The launch of Adidas Originals’ Holi collection in collaboration with Pharrell Williams in March had an interesting creative campaign – a set of illustrations in different styles created by a host of young Indian independent illustrators. Pratap Chalke made a vivid portrait of the American singer with shoelaces emerging from his Adidas jacket, Mira Malhotra showed him surrounded by water guns, and Jasjyot Singh Hans sketched the hitmaker in his trademark hat, getting splashed with colours.
Though in news for a different reason, the collection launch was indicative of a rising trend of collaborations that fashion brands and magazines are striking with visual artists and illustrators, as graphic design, animation and illustration increasingly become mainstream disciplines and recognisable art forms.
Bolstered by platforms such as Instagram and Facebook, independent artists have not only found an ideal space to share their work, but also create audiences and help shape their individual voices. This is true for the portraits by Los Angeles-based artist Bijou Karman, the colorful mash-up of pop culture and fashion by British Asian artist Manjit Thapp, and the instantly recognisable work of fashion artist Donald Robertson.
Fashion as a visual medium has often been imagined as a glamorous, highly-produced set of images. The shift now, however, is to make it more accessible, which is where these illustrators come in, boldly playing with body types and skin colours so that creative expression is extended to who is wearing the clothes, not just what is being worn.
Illustrations now play a big part in the creative direction and campaigning of a collection, and sometimes even translate to the actual design of clothes and accessories. Design house Prada’s collaboration with Taiwanese-American artist James Jean was a testament to that, as a commissioned project to a create a mural for one of their stores in New York eventually led to his graphic drawings becoming prints for their Sprint Summer 2018 collection. Tarot card-inspired illustrator Jayde Fish worked with Gucci for their Spring Summer 2017, and Indian artist Rithika Merchant’s illustrations featured as prints for French fashion house Chloé’s folklore-inspired Spring Summer 2018 collection.
In India, too, artists have begun to enter a visual and virtual dialogue with fashion. For some, this is leading to opportunities and newer ways of creative communication within commercial frameworks, and for others, it is a new artistic medium to explore and be inspired by.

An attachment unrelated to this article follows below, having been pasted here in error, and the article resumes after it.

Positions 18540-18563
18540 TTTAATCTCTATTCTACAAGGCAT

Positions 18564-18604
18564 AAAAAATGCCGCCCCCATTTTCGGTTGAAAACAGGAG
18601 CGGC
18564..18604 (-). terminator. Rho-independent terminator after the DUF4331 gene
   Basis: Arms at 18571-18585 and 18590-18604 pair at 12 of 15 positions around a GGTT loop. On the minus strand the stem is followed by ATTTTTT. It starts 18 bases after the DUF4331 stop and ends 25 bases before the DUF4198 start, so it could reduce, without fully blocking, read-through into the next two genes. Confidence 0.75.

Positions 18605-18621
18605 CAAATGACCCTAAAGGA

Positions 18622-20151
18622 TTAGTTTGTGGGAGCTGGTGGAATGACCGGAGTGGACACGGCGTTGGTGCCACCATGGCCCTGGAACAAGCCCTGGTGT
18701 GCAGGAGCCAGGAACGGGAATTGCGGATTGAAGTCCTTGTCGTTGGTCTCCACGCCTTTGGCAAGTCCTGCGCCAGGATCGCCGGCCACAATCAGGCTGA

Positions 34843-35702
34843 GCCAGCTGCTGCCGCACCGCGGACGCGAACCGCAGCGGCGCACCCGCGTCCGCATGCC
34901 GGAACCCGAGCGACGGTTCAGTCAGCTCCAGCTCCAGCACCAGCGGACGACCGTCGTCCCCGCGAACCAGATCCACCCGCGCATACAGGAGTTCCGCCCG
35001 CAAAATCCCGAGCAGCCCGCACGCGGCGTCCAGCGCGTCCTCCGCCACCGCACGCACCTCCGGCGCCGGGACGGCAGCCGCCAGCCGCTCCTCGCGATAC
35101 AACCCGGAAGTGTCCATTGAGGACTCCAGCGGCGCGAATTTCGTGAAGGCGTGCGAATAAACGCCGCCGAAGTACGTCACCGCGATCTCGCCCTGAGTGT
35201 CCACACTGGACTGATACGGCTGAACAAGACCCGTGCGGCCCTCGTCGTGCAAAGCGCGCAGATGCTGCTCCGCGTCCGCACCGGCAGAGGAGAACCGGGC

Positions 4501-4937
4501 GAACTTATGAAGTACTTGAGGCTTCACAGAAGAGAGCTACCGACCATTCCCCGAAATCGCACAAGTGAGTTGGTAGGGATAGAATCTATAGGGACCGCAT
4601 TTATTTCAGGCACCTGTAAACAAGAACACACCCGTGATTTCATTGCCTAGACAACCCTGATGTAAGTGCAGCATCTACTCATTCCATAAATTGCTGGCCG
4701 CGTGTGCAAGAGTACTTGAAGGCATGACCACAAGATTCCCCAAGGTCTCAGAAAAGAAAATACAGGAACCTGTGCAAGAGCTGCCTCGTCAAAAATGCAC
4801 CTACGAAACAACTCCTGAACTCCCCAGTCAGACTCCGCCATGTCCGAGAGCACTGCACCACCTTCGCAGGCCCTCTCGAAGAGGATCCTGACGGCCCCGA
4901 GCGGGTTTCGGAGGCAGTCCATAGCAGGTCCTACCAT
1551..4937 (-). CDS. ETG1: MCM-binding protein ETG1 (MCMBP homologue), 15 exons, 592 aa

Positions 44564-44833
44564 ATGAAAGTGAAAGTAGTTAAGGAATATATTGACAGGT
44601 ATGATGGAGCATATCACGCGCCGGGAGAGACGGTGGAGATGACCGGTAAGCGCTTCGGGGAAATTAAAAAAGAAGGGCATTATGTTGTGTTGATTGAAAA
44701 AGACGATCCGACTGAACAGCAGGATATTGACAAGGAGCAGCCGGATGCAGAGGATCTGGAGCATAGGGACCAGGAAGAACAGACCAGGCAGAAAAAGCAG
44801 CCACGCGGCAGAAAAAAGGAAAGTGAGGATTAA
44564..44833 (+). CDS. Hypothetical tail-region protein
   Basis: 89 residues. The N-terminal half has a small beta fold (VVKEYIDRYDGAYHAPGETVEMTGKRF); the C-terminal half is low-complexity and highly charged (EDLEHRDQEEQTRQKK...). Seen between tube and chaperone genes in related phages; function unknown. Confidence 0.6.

Jasjyot Singh Hans
Celebrated for creating illustrations of voluptuous ladies with thick black linework and subtle bursts of blush hues, Jasjyot Singh Hans has worked with acclaimed designers such as Sabyasachi Mukherjee and Manish Arora.
The National Institute of Design alumnus, who also has a Masters in Illustration from the Maryland Institute Collage of Art, has harboured a love for fashion since he was young. His first job, straight out of college in 2012, was with Sabyasachi Couture. Hans had worked on an illustration-based project with his friend Surabhi Chauhan, who runs a fashion blog under the moniker Lovestruckcow. The project gained traction and grabbed Sabyasachi’s attention.
“He [Sabyasachi] really liked my interpretation of his fashion,” said Hans.
Initially hired to redesign the label’s website, he ended up working on a range of creative and collateral projects, including designing actress Vidya Balan’s wedding card. “I don’t think it is conventional for Indian fashion designers (or most fashion designers in general) to have an in-house illustrator. I feel like my illustration work overshadowed my original work agenda for them and Sabyasachi let me explore that as much as I wanted.”
The experience opened up many doors for him – as he went on to work as a print engineer for Manish Arora, created animated lookbooks for Péro by Aneeth Arora, and worked on the Woolmark Prize-winning presentation for designer Suket Dhir.
As Hans said, “I grew up flipping through Indian fashion magazines and remember this spread of [model] Carol Gracias in a kitsch maximalist photoshoot for Manish Arora’s Fish Fry, a collaboration with Reebok. I remember thinking about how invincible she looked, and how the campaign – for me – was less about the clothing, more about world building. And when fashion campaigns create a mood or a world where the clothes could just be an element is what I find exciting. Mulberry’s fashion film, Skirt, is a wonderful example of it.”
Hans’s personal practice explores the theme of body image extensively, consciously playing with proportion and scale, and his recent zine Sikh Ladies in Sick Fashion is his ode to the larger-than-life women who are his muses.